I am a US citizen (and also a British citizen, incidentally), but I live permanently in Japan. I work (sitting in front of a computer in Japan) for a company that’s based in New York. They pay me in US dollars deposited into a US bank account. I have an address (a mailbox) in New Jersey that I use for mail forwarding purposes, and this is the address listed on my W-2 forms.

My company does not withhold NJ taxes from my paychecks. Since none of my income is derived from work performed in New Jersey, I believe I am not required to pay NJ any taxes based on my wages. Is that correct? Should I simply not file a NJ state tax return, or should I do something different?

What about state taxes on interest income?

Would it be better to just find another mail forwarding service in a state that has no income taxes. Like Texas, for example.

Edit: Added some info requested in comments

  • 1
    I don't have a complete answer, but one thing you should check is whether your employer is withholding state tax from your salary. If so, you will have to file a state tax return to get it back. Dec 10, 2021 at 14:43
  • 1
    I would go a step farther than @GerardAshton and ask what taxes the employer is withholding. Also, have you considered your income tax liability in Japan? I don't know Japanese tax law, but in the reverse situation, someone living permanently in New Jersey is liable for US and New Jersey income tax on worldwide income, including for salary paid by a foreign employer for work done in New Jersey (or done anywhere else, for that matter).
    – phoog
    Dec 10, 2021 at 16:39
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    New York also has some weird rules where nonresidents who telecommute from outside New York for a company in New York may still be subject to New York taxes. I am not sure how it would apply to your situation.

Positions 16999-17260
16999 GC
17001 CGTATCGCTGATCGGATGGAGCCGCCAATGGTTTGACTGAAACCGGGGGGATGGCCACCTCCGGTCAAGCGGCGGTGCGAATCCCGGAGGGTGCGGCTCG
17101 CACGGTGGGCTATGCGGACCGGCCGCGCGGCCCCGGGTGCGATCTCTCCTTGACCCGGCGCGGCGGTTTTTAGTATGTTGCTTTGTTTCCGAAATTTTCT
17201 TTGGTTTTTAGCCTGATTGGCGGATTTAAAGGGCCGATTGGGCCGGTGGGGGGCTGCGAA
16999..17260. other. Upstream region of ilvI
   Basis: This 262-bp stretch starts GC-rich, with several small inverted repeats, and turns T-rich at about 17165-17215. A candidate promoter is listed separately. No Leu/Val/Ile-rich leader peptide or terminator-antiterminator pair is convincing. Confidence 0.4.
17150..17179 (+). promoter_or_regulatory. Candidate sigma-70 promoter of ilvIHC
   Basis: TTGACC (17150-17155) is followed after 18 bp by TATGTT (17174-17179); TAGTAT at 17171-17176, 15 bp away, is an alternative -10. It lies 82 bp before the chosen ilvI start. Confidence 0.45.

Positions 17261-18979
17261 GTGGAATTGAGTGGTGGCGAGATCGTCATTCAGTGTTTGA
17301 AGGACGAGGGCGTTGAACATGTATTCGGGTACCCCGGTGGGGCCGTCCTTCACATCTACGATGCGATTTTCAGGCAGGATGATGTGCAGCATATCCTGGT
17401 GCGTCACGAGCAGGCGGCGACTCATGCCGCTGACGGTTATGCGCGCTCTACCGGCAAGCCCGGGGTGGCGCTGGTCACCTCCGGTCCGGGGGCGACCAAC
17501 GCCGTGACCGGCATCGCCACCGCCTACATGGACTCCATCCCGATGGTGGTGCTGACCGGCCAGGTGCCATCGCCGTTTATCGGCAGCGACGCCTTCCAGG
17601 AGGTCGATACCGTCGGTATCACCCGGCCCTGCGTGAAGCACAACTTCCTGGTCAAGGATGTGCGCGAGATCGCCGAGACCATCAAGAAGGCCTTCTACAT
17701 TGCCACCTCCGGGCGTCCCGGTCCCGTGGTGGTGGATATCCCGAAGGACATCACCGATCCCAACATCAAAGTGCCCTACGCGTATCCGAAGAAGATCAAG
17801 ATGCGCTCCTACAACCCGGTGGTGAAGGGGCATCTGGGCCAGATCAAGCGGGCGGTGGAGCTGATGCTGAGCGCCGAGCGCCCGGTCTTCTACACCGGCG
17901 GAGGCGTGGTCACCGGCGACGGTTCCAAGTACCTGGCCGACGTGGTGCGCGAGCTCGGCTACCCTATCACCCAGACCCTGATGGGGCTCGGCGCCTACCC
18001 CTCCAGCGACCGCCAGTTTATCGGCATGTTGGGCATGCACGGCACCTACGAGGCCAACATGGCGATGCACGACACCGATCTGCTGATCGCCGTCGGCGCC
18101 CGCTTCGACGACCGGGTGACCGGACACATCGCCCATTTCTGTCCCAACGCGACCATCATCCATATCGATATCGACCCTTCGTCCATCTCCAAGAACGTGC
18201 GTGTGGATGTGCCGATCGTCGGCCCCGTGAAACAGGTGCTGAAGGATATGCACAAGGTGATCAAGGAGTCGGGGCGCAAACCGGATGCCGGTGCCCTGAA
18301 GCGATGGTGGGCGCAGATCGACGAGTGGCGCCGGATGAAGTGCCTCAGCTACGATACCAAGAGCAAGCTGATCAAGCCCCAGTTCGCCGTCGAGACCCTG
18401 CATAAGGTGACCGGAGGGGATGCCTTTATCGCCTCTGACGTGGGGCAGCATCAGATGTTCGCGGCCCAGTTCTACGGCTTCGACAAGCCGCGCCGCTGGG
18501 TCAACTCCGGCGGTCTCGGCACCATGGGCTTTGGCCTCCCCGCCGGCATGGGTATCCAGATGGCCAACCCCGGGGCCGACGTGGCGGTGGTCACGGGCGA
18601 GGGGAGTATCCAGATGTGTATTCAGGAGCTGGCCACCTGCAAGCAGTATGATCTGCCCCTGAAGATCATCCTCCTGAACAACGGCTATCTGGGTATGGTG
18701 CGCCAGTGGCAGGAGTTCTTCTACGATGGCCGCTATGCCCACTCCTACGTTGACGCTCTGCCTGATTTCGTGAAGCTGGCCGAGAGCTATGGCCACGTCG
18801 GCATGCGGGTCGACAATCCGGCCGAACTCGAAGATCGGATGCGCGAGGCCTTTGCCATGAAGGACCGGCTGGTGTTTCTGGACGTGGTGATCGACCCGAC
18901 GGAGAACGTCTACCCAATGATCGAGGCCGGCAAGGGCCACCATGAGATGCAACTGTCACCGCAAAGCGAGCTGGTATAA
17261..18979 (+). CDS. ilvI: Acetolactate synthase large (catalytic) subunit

– user102008
    Dec 10, 2021 at 17:52
  • The answer will depend on whether you are legally a permanent resident or citizen of Japan, how long you resided there in 2021, and your citizenship status in the US.
    – rtaft
    Dec 10, 2021 at 23:06
  • Added some info to the question
    – bubba
    Dec 11, 2021 at 8:10

1 Answer 1


So your company simply does not withhold any state income tax or state payroll tax? Since you are a nonresident of New Jersey without income sourced in New Jersey, you don't have any income taxable by New Jersey, and you are not required to file a New Jersey tax return. Since you do not have any New Jersey tax withheld, there is no tax to be refunded, so there is no point for you to file a New Jersey tax return.

You might want to do some research on whether New York's "convenience rule" might make you liable for New York taxes.

  • You might also want to look into how to handle the taxes in Japan first, since you are living there and have an income. From there you should be able to get back most of your US federal taxes through foreign tax credits.
    – rtaft
    Dec 13, 2021 at 0:21
  • @rtaft: You mean the US foreign tax credit, right?
    – user102008
    Dec 13, 2021 at 0:34
  • correct, they didn't mention federal taxes, not sure if they are aware that their tax liability may prioritize Japan first.
    – rtaft
    Dec 13, 2021 at 13:10

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